Memorial center Karlota in Raša


Project not implemented

Year of designing:



Public, Culture


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Spatial scope

interior 2,517.00 m2, exterior 4,768.00 m2



Arhitektonsko-građevinski atelje d.o.o.

Project team:

Arsen Čupev, Luka Ilić, Vladi Bralić

Additional projects:

Programme authors: Eleonora Vlašić, Nenad Čaklić

Every time period's zeitgeist gives the main ideological frame from which architecture and urbanism programming platforms are developed, and can range from conservative and retrograde to advanced and emancipatory and even utopian endeavors.

In closed and repressive systems, instead of ideological pluralism, ideological monism is always governed by state totalitarian rule which is often, though not always, reflected in the architecture and urbanism of the XX. century through use of the academic and traditional stylistic forms created in some other space and time coordinates by rejecting a modern formative heritage. Also, totalitarian systems of architecture and urbanism were often characterized by the construction of overly monumental structures and most often overly monumental state buildings that glorified the totalitarian regime. All this was fully achieved in Nazi Germany under the rule of A. Hitler and during Bolshevism in the USSR under J.V. Stalin.

n the XX. century, Istrian territory was also characterized by totalitarianism. Istria and other parts annexed by Italy were already influenced by the fascism of Mussolini's Italy from 1922 until 1943. In Yugoslavia under Tito's rule, between 1945 and 1948, and the conflict with the Informbiroom, socialism was adapted as a model of the regime the USSR practiced – a strict order and the first phase of communism, which was considerably less strict in the later period until 1990. But contrary to Germany or the USSR, on Croatian territory, including Istria, high-quality architectural and urban achievements were accomplished. Why is it so is not easy to understand even looking in retrospect, because various historical and cultural contributing factors that objectively represent that period's day-to-day life have to be taken into consideration. Top architectural achievements in Istria date from the period of Italian facism and can be spotted in the mining town Raša (Arsia), which was built as a project of the facist Italian government based on the work of architect Gustavo Pulitzer Finalija where, in an exceptional way, he synthesized the progressive idea of modern architecture and traditional expression.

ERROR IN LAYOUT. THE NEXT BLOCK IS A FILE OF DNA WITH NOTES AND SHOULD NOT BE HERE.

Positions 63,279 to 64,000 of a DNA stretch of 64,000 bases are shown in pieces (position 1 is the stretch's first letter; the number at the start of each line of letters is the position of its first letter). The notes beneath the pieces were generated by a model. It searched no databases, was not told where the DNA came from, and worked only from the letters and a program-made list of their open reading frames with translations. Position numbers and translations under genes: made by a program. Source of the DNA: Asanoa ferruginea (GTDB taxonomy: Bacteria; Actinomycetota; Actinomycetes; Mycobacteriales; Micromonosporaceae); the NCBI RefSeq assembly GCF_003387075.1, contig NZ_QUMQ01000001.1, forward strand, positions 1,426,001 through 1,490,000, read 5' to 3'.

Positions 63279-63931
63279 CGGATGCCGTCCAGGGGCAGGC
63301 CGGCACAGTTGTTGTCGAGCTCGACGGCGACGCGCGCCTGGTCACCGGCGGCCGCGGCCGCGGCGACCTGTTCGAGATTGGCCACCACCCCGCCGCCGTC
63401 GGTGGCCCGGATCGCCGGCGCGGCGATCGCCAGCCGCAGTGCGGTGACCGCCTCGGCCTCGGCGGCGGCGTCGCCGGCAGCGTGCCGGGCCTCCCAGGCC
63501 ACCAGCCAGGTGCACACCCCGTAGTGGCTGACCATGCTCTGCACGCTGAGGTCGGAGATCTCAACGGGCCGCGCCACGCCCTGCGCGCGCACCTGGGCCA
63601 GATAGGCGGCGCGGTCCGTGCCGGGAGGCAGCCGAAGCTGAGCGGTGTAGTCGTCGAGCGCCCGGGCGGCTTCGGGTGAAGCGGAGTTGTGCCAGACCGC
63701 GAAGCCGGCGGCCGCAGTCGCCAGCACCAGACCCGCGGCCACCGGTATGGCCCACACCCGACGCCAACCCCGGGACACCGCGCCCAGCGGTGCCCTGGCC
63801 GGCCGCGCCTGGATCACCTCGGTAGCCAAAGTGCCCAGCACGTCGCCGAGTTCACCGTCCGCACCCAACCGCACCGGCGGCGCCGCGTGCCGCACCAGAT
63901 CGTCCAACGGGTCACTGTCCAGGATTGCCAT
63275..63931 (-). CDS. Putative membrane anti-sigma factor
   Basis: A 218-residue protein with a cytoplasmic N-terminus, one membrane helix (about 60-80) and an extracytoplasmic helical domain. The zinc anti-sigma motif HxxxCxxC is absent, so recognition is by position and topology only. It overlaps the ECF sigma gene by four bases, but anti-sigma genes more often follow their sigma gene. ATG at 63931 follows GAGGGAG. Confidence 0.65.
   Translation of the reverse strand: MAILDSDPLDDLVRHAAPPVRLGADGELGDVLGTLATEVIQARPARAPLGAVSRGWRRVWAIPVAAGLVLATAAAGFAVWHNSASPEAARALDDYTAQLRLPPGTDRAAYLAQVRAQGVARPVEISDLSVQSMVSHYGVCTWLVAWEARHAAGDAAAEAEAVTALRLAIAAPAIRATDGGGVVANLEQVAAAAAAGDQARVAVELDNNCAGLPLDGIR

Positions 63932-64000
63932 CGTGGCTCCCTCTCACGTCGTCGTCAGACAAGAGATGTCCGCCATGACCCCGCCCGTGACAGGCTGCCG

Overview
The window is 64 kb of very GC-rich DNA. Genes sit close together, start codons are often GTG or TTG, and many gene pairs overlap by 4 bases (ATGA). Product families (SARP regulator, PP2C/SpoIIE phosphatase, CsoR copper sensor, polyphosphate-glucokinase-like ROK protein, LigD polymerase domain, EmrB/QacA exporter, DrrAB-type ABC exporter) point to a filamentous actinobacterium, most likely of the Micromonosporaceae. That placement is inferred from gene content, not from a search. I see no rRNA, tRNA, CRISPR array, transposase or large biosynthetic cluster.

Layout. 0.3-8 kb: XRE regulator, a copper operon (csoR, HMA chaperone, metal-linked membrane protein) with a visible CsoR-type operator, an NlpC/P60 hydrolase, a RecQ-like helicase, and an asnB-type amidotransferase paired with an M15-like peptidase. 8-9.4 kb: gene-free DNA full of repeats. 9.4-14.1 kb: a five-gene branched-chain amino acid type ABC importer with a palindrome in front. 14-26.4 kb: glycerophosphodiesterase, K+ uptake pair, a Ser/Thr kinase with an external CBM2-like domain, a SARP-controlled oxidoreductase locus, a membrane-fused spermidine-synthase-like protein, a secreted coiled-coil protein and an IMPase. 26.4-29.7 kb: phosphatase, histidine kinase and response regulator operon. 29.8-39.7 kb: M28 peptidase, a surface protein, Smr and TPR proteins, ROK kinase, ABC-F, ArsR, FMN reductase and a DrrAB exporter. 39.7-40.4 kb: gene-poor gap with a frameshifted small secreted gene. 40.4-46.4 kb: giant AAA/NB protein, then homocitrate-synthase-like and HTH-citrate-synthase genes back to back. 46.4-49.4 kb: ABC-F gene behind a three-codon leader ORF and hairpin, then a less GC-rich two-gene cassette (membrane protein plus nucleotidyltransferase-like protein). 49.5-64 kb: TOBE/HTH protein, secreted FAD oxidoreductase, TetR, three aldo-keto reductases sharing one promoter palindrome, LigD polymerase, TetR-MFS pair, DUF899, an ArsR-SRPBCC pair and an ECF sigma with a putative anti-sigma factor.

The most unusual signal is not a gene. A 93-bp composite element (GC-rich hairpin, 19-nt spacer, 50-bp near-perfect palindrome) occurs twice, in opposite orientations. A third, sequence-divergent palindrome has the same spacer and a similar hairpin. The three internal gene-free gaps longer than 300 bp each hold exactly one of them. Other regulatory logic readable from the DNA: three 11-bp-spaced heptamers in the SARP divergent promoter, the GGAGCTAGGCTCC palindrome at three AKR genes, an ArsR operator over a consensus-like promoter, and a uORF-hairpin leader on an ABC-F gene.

For all these reasons, the location of the memorial center of European totalitarians was thoroughly chosen to be in Istria and precisely in the area of Raša Municipality. Istria is the European region that has spent its longest period under totalitarian regimes. On the other hand, unlike all the Istrian towns and settlements, Raša was built as an industrial town near the coal mine, its fate was very closely tied to fascism and communism - the two totalitarian regimes that marked the 20th century in Europe.

In the spatial sense, the site of the abandoned Karlota quarry proved to be an optimal solution for the accommodation of a memorial center for several reasons: the quarry is located near Raša, the area is elevated and has a nice view of the historical structures of the city, the plateau in front of the rock cut section has a considerable surface area of approximately P = 3.1 ha which fully meets the conditions for the accommodation of such complexes and associated traffic routes, the memorial center can easily be connected to the Raša mine pit and included in a more detailed reconstruction project of the whole mining complex of Labin, Karlota quarry is one of the largest Istrian quarries with an abandoned surface that requires reconstruction.

It should be emphasized once again that the Memorial Center of European totalitarism is invisioned as a cultural and commercial complex within which a symbiosis of the cultural and commercial sectors takes place. Under a unique architectural cover, cultural and educational contents devoted to the study and presentation of European totalitarian regimes, as well as a variety of commercial content, would be located. In such a center, a highly aesthetic synergy of cultural and educational offerings should be realized, but at the same time quality commercial offers such as shopping, gastronomy and design.